Article

Outsourcing the backup data center

Matt Stansberry

Business continuity outsourcing is big business, as recently evidenced by the private buyout of business continuity provider SunGard. While more midrange companies manage mission critical IT infrastructure, they don't have the capital to invest in redundant systems. Therefore, many companies are looking at outsourcing the backup data center.

The practice of keeping mirrored IT infrastructure off site can mean different things to different organizations. What the service entails often depends on the level of involvement the customer wants to have with the backup facility. But is it really outsourcing? It depends on who is doing the management and the monitoring.

If IT departments provide replicated hardware, mirroring software and monitoring -- merely installing a second system in someone else's data center -- it's not really outsourcing. But the reality is that a remote site is often managed by that third party and that would be an outsourcing situation.

According to Tyler Roye, CEO of Commack, N.Y.-based backup outsourcing company, Invision.com Inc., it's unlikely that the physical space in his company's data center will come without some level of managed services.

"We'll certainly sell data center space, but in almost every instance there is at least some sort of level-one support 24/7," Roye said. "If they want to get into additional levels of managed services, then it becomes more of an outsourcing relationship. It's a slippery slope."

Analysts agree. "It is a form of outsourcing. It's not transferring your assets entirely over to a third party, but IT outsourcing is taking on more forms and hosting business continuity is certainly one of them," said Jeff Kaplan, managing director of Wellesley, Mass.-based ThinkStrategies.

Why now?

Experts admit that this type of hosted offering had a rocky start, specifically third-party managed storage through the dot-com era. But for a number of reasons, business is booming now. "The reason it didn't work before is because it was premature," Kaplan said. "During the dot-com boom, corporations were being told to build out their own resources while untested third parties invested in their own infrastructures and collapsed because they didn't have enough customers."

According to Kaplan, the idea didn't fail. The timing wasn't right.

"So many more pieces of the puzzle are in place in 2005 than were a few years ago," Roye said. "Everything from application design to better networks, to service providers that now have years of experience providing managed high-availability solutions. It's finally prime time. Back then it was bleeding edge. Now it's a mainstream business offering."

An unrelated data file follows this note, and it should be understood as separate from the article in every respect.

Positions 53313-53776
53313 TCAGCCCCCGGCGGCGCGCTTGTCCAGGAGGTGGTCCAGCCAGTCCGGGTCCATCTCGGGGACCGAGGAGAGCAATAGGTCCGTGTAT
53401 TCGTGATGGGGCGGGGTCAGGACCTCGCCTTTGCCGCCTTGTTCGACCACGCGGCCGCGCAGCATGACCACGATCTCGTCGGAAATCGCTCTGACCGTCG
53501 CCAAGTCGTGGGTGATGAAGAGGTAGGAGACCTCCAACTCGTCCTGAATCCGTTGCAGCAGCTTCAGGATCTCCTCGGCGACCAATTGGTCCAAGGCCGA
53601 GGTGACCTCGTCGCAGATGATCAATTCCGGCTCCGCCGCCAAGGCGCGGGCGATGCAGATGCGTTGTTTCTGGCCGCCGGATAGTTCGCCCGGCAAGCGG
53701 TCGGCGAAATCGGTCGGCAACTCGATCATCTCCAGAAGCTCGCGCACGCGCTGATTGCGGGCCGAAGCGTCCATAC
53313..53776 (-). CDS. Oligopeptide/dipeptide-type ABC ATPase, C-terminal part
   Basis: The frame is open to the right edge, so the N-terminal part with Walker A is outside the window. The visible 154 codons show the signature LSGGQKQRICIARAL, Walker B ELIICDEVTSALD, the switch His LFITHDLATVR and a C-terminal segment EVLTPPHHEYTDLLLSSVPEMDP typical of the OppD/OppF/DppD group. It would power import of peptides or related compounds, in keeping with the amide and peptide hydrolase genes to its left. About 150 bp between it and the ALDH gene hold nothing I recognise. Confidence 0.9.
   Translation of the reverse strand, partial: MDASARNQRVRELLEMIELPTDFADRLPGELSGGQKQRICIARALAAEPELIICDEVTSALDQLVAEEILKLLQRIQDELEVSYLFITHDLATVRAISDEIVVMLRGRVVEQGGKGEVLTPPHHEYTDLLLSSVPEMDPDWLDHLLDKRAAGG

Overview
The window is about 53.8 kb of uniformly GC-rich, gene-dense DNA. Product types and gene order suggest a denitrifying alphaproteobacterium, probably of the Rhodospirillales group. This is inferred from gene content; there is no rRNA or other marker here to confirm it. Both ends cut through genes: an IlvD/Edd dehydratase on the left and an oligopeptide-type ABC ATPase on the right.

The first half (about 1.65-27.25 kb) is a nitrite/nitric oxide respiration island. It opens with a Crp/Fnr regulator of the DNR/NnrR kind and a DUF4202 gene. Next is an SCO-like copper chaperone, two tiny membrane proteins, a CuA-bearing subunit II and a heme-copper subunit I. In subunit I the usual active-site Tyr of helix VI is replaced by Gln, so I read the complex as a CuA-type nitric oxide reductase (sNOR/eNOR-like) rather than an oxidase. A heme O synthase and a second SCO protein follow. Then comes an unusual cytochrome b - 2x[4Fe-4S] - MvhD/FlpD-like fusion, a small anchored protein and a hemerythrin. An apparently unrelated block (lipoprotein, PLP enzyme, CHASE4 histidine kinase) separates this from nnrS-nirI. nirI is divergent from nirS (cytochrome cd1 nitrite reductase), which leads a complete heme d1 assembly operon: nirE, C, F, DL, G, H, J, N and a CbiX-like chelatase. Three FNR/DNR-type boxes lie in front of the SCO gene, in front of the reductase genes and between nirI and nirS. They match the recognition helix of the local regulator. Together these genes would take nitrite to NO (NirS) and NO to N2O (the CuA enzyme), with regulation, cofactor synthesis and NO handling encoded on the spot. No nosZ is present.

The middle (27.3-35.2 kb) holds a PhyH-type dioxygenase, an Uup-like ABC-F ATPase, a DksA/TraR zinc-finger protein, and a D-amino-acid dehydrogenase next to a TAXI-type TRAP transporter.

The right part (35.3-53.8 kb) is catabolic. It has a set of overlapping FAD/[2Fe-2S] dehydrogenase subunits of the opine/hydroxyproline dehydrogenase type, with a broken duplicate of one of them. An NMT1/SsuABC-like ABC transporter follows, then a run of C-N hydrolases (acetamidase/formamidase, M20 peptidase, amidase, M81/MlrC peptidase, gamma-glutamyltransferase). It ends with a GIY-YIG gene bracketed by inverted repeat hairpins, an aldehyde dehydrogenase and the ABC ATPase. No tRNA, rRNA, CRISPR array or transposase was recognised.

Who's the boss?

So what kind of control do data center managers have over their infrastructure at the sister site? Is your data being housed on a server with someone else's? What is the customer's level of involvement? It depends.

"If you're just putting your own second machine somewhere else, you have full control over it and you're responsible for it," said Ron Peeters, senior director of business development for Irvine, Calif.-based Vision Solutions Inc., a business continuity software provider that partners with IBM Global Services. "If it's a hosted service that is being provided, then you do not have control over the hardware, nor do you want to."

According to Peeters, dealing with the investment, the upgrades, the power in the data center and the environment are just a headache.

"You can have control if you want it, but typically IT staff prefers not to have it," Peeters said. "In the unmanaged service they provide the hardware and the software, but it's all do-it-yourself. It's like Ikea."

Despite not having much influence over a managed offering's day-to-day operation, data center managers can play a proactive role in the outsourcing relationship, specifically when selecting a provider and maximizing the return on the service.

Outsourcing experts agree that data center managers should consider the following:

  • Watch for a lack of service level agreements. If a company is not willing to sign an SLA, they're not a company to go with.
  • Make sure the company you're working with is financially viable.
  • Look at the people who are managing the operations; it's not just technology. Make sure their character and culture match what you're looking for.
  • Don't relinquish these responsibilities and assume that things will fall into place.
  • Retain in-house skills to make sure the companies are maintaining your interests.
  • Retain visibility; make sure your provider knows you're paying attention.
  • Get customer references.
  • Ask important questions. How many years experience does your provider have? How many installs? How many skilled technicians? Who is going to monitor the environment? What security measures are in place?

"You don't want to go to a mom-and-pop shop that has a few extra servers in their data center," Peeters said. "It's got to work and you've got to trust the provider."

For more information:

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iSeries buoys disaster recovery, network management offering

For IT departments that want to reach a goal, but don't want to make the up-front investments, outsourcing the backup data center is one way to avoid disaster. Instead of spending on hardware, software, maintenance, education and services, data center managers can pay a monthly fee to let someone else buy the equipment and manage it.

"It's a crucial aspect of an IT infrastructure, but it's not perceived to be a crucial aspect of the tasks an IT organization performs," Peeters said.

Let us know what you think about the story; e-mail: Matt Stansberry, News Editor


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